February 7, 2016

School Wide Behavior Support System

As you can see from the "green" sticker, we made our School Improvement Goal for January in regards to the 100 Club. Our goal was to have 160 students in the club and we currently have 169. Way to go! The target for each classroom was 10 students in the club. The range for classrooms is 2-17. The next check point is March in which the target will be 15 students per classroom. Positive reinforcement is critical to improving student behavior. In classrooms where the positive reinforcement ticket system is being implemented consistently, we are seeing fewer disruptive behaviors. I looked at some current research which continues to support the notion that positive reinforcement is a valuable tool. I have taken an excerpt from some research regarding positive reinforcement that I wanted to share.

"According to Chitiyo and Wheeler, educators can teach students appropriate behaviors by establishing classroom routines, modeling desired behaviors, and building naturally occurring reinforcement aimed at displaying positive behaviors and improving the classroom environment through the use of positive reinforcement. The use of positive reinforcement as an effective, high-impact strategy for improving students' behaviors has been supported by documented research for a variety of school circumstances for both individual students and groups of students. In today's schools, many teachers send students to the office for displaying attention-seeking and/or avoidance behaviors as opposed to behaviors that are considered to be violent or aggressive. The majority of school-based disciplinary referrals comprise of behaviors that are disruptive and distractive in nature rather than behaviors that are considered to be more severe indicated that decreasing disruptive behaviors is extremely important. It is import for teachers to establish a classroom environment where students feel safe, comfortable, and welcomed. According to Conroy, Sutherland, Smnyder, Al-Hendawi, and Vo creating a positive and engaging classroom atmosphere is one of the most powerful tools teachers can use to encourage children's learning and prevent problem behaviors from occurring. This tone can be established by teachers' reactions to students' behaviors. Students are more likely to behave in predictable ways in order to gain their teachers' attention. Teachers can capitalize on this by providing positive attention through feedback to promote desired behaviors. A study by Wheatley evaluated a behavior management plan called the Lunchroom Praise Note System, intended to improve students' behaviors in unstructured settings through a formal praise system. The unstructured settings included lunchrooms, hallways, playgrounds, and school buses. This plan comprised of three steps: teaching appropriate behaviors, allowing students to practice behaviors, and implementing a praise system for appropriate behaviors. The results for the study, which examined approximately 200 students, found a sizeable reduction in inappropriate students behaviors. Specifically, the amount of litter in the lunchroom decreased by 94%, inappropriate sitting decreased by 64%, and instances of running decreased by 75%. Wheatley's study demonstrated that formal praise systems are able to enhance intrinsic motivation to improve students' behaviors. Wheatley further stated that research has provided evidence that these types of programs are just as effective in common areas where large groups of students gather as well as in smaller more structured classroom settings.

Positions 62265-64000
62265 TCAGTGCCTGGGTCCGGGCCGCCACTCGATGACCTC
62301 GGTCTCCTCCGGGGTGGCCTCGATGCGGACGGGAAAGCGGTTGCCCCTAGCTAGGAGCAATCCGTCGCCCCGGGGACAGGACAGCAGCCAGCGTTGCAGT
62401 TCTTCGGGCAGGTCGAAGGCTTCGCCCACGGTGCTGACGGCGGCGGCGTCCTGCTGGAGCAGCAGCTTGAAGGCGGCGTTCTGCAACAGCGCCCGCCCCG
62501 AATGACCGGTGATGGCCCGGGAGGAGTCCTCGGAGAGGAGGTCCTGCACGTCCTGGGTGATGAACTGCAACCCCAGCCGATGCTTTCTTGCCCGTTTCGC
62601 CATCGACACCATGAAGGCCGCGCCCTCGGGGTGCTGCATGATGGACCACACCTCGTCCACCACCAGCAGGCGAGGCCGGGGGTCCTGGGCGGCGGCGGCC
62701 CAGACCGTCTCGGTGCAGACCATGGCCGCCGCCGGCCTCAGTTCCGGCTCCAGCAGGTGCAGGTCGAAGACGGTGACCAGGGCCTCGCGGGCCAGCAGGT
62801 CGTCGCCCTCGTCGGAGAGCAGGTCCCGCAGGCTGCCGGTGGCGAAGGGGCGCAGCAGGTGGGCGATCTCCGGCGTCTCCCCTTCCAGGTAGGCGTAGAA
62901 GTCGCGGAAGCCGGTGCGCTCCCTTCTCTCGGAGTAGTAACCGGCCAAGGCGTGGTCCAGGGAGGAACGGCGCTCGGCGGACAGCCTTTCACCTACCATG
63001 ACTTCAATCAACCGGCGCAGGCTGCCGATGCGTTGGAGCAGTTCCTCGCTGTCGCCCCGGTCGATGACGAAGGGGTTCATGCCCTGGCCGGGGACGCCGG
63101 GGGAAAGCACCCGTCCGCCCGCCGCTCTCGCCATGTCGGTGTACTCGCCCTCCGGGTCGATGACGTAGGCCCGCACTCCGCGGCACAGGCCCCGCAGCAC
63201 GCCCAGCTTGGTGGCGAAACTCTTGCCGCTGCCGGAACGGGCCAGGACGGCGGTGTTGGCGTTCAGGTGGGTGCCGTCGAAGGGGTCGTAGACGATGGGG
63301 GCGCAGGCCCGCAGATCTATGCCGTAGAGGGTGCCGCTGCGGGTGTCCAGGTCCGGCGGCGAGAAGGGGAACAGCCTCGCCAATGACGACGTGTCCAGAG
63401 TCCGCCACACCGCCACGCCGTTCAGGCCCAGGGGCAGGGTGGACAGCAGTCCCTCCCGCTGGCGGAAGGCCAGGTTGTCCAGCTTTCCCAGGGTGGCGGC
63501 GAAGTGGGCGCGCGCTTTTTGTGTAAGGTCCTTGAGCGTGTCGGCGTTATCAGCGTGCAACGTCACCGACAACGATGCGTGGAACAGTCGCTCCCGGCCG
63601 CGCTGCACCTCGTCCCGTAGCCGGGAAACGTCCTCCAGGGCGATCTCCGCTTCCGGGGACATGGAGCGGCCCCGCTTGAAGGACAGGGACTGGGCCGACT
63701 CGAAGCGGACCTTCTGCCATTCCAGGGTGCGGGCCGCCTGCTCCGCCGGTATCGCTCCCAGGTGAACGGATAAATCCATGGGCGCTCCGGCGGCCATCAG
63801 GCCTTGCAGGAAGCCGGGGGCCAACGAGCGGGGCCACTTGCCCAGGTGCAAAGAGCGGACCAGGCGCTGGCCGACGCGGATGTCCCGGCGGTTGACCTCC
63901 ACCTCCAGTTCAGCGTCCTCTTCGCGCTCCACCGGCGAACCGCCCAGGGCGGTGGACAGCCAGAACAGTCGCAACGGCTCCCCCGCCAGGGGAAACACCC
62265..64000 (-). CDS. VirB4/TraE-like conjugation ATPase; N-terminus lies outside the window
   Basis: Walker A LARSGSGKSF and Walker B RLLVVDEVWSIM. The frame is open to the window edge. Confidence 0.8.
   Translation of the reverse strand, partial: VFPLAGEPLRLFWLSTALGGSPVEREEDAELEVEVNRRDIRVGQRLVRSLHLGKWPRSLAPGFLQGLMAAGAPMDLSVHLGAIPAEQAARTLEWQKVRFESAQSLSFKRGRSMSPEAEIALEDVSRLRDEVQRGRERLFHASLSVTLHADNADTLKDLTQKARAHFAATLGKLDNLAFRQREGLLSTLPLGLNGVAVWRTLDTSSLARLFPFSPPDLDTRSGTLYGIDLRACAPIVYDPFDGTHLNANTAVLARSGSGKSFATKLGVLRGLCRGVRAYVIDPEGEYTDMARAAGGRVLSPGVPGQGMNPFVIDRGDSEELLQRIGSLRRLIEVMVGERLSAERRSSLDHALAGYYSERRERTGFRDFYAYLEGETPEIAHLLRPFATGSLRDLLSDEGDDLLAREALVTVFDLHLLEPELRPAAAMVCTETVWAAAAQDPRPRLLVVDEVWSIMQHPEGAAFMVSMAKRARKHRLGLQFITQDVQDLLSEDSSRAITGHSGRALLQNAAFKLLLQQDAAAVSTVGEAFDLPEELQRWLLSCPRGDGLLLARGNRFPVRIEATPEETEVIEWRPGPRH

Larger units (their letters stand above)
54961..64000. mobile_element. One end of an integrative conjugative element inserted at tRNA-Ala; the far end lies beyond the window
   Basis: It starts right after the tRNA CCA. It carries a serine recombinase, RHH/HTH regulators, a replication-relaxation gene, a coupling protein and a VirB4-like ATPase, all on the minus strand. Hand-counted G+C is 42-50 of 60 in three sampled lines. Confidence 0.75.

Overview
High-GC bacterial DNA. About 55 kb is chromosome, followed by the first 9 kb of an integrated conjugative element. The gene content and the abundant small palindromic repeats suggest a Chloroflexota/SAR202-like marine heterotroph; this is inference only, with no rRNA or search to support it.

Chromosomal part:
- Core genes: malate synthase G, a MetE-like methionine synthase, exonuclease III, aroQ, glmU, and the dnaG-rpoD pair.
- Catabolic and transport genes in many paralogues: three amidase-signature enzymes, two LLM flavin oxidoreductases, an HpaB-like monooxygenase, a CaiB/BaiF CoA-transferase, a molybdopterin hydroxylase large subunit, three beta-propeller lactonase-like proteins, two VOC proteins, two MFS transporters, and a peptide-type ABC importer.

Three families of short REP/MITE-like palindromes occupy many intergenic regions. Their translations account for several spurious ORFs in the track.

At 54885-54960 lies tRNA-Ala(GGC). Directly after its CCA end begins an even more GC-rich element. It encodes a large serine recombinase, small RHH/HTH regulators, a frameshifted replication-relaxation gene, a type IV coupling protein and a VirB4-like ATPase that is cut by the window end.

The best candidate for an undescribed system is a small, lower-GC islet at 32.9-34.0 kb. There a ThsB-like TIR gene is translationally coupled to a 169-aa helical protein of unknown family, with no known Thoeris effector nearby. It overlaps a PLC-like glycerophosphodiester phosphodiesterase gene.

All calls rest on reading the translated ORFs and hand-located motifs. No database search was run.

Are you implementing our School Wide System with fidelity? What action steps can you implement to reach the March target of 15 students? This week we will focus on the cafeteria. What will you do to TEACH, MODEL, REINFORCE? It takes ALL of us if we are to be successful. Recognizing appropriate behavior is key to lasting results!

Thank you to Zach Scherb, Nichole Cason, Tiffany Smith, Tracy Schimonitz, and Megan O'Brien for chaperoning the Lights Out Event